Because of the Wisconsin Corn Promotion Board, my travels were fueled by E-85 and our
state’s corn industry. I will miss the many honks and waves I received driving on Wisconsin’s highways and byways. Most of all, I will cherish the opportunities to impact others with simple conversations at the pump.
Nothing could warm my heart this winter like the beautiful mink garment donated by the Kettle Moraine Mink Breeders Association. Zimbal Mink exceeded all expectations by surprising me with one of the most unique coats the Alice in Dairyland program has seen. The coat was admired by strangers wherever I went. While holding out my hand so they could feel the fibers, I was delighted to educate anyone I met about genuine, Wisconsin mink.
Our state’s beauty, heritage and history can be seen in the reflection of the iconic Alice in Dairyland tiara and brooch from the Midwest Jewelers Association. It was my privilege to share Wisconsin’s story while wearing this mark of excellence.
Thank you to my colleagues and friends at the Wisconsin Department of Agriculture, Trade and Consumer Protection. From the moment I walked through those doors as the ‘New Alice,’ they’ve stood by my side offering advice and expertise. Their dedication to serving our state’s farmers and processors is exceptional.
Most importantly, I need to thank my mom and dad, for this chance to have a love for
agriculture. Whenever I share my poster photo with others, I am so proud to say that this is my home, my family farm where mom and dad started from scratch. Despite working tirelessly 365 days a year, they always found time to let me explore every opportunity whether it was playing sports, showing cattle, or applying for this crazy dream of being Alice in Dairyland. As if they haven’t done enough, they’ve made another dream come true. My final footsteps as Alice took me back to my family’s farm for a closing appearance at the Crawford County Dairy Breakfast.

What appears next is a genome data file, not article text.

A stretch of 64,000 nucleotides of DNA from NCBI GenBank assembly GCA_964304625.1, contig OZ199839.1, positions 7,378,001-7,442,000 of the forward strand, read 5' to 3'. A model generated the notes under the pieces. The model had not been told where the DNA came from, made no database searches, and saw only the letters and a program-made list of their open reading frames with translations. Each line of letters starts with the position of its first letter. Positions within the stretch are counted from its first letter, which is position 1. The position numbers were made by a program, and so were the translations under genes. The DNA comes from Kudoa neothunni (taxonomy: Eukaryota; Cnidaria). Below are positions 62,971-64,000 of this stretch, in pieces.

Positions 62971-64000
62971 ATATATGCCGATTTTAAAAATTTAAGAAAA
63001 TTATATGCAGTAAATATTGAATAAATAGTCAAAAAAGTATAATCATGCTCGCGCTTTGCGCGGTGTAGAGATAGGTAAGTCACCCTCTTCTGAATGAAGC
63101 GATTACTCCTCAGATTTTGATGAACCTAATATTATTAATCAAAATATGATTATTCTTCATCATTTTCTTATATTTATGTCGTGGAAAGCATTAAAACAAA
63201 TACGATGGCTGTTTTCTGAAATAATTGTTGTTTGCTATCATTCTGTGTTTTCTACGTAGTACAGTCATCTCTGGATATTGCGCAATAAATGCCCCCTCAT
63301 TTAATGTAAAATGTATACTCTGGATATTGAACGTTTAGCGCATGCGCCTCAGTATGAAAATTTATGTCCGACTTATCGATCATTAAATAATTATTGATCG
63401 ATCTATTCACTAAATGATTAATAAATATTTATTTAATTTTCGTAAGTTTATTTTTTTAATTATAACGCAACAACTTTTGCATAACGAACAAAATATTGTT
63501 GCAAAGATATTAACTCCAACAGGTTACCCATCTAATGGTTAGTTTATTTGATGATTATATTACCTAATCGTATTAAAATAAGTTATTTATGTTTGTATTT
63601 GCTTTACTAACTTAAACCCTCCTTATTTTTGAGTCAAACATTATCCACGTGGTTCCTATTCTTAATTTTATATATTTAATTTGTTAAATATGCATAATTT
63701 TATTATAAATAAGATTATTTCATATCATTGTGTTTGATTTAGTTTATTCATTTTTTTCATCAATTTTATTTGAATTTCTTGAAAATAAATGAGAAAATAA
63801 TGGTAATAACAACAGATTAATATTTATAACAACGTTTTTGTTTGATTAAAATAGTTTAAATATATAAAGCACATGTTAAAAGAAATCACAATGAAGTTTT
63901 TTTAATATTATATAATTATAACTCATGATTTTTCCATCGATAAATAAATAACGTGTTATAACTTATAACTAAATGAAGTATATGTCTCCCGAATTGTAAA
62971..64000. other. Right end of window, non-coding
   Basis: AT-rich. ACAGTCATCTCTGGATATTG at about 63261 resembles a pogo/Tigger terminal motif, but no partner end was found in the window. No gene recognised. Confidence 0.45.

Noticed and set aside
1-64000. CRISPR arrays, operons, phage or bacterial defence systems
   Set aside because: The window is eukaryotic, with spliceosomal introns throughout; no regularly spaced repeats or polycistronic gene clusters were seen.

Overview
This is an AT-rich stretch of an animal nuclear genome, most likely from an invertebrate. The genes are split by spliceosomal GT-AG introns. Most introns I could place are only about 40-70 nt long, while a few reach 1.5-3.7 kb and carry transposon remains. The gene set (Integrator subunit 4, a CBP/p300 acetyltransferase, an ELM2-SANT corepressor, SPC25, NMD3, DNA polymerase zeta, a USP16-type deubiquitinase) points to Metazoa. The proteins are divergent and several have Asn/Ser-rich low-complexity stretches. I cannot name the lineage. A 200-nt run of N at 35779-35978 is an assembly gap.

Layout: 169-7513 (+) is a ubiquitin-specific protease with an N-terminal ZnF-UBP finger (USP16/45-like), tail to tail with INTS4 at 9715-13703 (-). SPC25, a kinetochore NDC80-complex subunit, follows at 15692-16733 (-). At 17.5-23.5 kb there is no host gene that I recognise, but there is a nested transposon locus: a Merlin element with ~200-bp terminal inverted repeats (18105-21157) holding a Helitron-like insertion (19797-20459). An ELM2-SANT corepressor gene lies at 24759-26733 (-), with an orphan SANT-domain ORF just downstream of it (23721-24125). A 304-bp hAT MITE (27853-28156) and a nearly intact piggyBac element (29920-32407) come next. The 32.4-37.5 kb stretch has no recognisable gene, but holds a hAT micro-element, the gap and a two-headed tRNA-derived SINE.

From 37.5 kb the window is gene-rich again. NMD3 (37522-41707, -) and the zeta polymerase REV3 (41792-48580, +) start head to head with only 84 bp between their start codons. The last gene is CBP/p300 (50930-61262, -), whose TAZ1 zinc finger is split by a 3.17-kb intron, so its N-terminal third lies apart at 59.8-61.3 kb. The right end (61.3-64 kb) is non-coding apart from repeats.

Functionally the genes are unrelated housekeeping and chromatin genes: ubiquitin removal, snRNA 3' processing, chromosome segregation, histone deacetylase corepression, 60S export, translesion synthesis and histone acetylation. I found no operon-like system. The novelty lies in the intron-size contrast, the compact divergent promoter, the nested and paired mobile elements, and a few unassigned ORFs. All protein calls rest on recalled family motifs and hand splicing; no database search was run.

I sincerely hope I have served Wisconsin well in this difficult time for the agriculture community and stayed true to the path of Alices who have walked before me. The value of having a spokesperson for Wisconsin agriculture will never fade. It is a rare industry that touches our everyday lives. The strength of agriculture comes from the persistence of our farmers and processors who work tirelessly to provide a safe, wholesome and secure food supply for families. Although it is selfish of me to ask for anything after this incredible year, my request is that those working in agriculture continue to walk with pride and share their stories.
Because of this amazing adventure, I will go forth as a stronger communicator, sharing the story of farms that come in all types, sizes and production methods and bring success to our signature industry.
As my journey comes to an end, I look forward to stepping into my next adventure with greater love and appreciation of Wisconsin agriculture. Thank you for walking with me as your 71st Alice in Dairyland.